Cocktail syrup is very easy — some would say “simple” — to make. Dump some sugar in some water, heat it until it dissolves, let it cool. If you want a flavour other than “sweet”, you can boil some sort of plant part in the water to impart something special. However, in the case of ginger syrup, this route can give you a dull, not-so-spicy syrup with a “cooked” sort of flavour.
I am obsessed with ordering side salads at sushi restaurants. Not because I feel the need to keep my body running with leafy greens, but because I love that damn ginger dressing. I’ve tried to make it at home before, never quite getting it right, until I stumbled on the secret while trying to make a dipping sauce.
Have I made ginger syrup by steeping it in hot water? Yes, and it was exactly fine, but it does not hold a candle to the no-cook syrup in Sasha Patraske’s Regarding Cocktails. The syrup, which combines fresh ginger juice and caster sugar, is infinitely brighter, spicier, and more nuanced than the boiled stuff.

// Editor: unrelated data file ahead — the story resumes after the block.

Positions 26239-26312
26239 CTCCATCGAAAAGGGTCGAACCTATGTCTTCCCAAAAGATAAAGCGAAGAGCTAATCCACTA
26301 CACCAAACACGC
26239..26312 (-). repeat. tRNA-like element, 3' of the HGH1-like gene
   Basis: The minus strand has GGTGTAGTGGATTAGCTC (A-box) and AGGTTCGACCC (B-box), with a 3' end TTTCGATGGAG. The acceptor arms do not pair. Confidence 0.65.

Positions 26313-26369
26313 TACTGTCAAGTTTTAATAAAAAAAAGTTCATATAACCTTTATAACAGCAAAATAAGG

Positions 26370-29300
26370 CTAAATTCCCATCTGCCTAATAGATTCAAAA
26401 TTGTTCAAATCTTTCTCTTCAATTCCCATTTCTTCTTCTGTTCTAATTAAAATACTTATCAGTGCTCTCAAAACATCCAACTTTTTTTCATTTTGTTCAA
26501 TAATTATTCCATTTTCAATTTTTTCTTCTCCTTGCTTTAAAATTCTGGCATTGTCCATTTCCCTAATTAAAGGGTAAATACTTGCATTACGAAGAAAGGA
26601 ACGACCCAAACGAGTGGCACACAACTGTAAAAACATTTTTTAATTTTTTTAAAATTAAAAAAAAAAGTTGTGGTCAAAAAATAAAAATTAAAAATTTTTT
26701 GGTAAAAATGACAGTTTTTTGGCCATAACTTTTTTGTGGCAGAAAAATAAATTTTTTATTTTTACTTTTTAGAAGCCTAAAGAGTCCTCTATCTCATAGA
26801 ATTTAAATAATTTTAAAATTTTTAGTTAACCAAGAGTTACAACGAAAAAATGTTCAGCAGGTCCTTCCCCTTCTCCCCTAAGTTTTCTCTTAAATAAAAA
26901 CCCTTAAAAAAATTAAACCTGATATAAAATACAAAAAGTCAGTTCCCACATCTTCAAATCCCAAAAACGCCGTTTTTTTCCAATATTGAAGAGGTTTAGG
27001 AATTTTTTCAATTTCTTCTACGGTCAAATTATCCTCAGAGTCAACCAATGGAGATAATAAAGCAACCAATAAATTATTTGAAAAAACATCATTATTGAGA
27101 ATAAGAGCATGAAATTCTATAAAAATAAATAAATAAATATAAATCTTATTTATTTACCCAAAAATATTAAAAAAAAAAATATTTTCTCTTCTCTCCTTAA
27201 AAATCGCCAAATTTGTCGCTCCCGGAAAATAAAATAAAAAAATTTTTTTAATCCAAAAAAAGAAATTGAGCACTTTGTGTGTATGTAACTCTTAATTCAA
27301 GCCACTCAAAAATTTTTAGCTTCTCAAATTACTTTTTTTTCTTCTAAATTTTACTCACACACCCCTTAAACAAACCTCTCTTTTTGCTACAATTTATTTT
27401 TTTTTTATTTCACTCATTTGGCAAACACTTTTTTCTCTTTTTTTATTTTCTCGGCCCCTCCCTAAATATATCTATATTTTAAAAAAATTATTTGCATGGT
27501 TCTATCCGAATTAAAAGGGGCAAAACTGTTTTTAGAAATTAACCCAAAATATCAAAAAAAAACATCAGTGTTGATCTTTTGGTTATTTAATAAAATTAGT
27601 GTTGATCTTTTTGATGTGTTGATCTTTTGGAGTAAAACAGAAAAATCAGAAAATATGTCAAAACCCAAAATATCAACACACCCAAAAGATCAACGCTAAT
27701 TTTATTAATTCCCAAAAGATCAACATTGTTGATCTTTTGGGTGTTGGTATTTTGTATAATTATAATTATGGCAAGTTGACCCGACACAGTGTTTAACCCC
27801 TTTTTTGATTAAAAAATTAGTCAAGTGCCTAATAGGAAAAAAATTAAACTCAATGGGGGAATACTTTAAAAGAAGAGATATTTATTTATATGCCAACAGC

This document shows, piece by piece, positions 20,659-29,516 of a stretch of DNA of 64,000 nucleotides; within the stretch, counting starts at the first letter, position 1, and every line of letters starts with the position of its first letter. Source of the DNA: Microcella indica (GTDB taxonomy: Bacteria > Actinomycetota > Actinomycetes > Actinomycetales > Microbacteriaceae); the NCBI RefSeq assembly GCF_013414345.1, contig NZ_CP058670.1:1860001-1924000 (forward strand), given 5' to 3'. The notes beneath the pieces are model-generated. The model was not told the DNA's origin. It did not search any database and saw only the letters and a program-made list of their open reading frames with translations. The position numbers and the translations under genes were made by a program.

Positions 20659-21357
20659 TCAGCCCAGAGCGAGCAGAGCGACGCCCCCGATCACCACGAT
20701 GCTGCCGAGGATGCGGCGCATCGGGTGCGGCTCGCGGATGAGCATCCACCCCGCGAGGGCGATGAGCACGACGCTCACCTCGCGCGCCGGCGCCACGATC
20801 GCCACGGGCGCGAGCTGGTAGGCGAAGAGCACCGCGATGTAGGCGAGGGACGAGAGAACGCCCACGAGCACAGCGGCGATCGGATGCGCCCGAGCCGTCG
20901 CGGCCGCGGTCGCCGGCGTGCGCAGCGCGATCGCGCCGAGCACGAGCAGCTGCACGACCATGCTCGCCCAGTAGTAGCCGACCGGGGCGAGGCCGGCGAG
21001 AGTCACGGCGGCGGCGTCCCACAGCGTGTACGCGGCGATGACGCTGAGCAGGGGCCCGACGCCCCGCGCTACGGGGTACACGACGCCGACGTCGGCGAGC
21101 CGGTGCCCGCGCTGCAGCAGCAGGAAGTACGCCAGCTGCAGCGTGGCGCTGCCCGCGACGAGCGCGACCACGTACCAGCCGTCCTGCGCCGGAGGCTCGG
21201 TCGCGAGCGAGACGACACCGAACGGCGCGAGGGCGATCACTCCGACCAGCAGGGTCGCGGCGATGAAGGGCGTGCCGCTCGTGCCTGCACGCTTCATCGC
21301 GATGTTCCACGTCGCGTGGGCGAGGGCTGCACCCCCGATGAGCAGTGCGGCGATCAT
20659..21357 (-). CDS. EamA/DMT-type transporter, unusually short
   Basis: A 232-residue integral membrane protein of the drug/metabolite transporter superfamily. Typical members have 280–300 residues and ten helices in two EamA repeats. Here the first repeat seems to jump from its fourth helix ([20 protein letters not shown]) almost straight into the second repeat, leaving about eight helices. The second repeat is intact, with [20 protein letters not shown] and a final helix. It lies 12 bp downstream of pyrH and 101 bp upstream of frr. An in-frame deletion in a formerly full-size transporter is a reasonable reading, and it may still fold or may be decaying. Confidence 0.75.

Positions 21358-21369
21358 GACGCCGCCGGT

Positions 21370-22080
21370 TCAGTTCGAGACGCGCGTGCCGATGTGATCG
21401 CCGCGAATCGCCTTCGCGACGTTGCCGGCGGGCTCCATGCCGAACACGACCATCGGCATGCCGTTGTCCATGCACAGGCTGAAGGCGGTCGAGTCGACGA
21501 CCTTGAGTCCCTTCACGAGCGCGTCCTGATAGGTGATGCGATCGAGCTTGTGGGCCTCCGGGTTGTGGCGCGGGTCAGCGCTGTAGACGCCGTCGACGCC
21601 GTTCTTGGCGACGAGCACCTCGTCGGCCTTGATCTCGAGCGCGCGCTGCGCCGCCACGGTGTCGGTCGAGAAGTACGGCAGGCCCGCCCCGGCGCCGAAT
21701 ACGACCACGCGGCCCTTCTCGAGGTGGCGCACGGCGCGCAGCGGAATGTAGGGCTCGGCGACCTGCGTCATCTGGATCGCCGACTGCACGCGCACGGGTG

To make it, all you need is a big hunk of ginger, some sugar, and a juicer, food processor, or some sort of blending device with sharp blades.
Clean the ginger thoroughly, breaking it apart as needed to get to any dirt hanging out in its little ginger armpits. Once it’s broken down into 2.5 to 5cm pieces, chuck it in your masticator of choice, and let the blades reduce it to a pulp.
Shove some cheese cloth down into a measuring cup, and scrape the ginger pulp into the cloth. Using clean hands, squeeze and wring the cheese cloth to extract as much juice as possible into the measuring cup.
Note the volume, and pour the juice back into your (rinsed out) food processor or blender. Multiply the volume of the juice by two, add that amount of sugar to the ginger juice, and let it process or blend until the sugar is dissolved.
Pour the syrup into a clean jar, and stir it into cocktails, lemonade, or mix it with sparkling water and lemon to make a really great ginger ale. Store in the refrigerator, where it should keep about two weeks.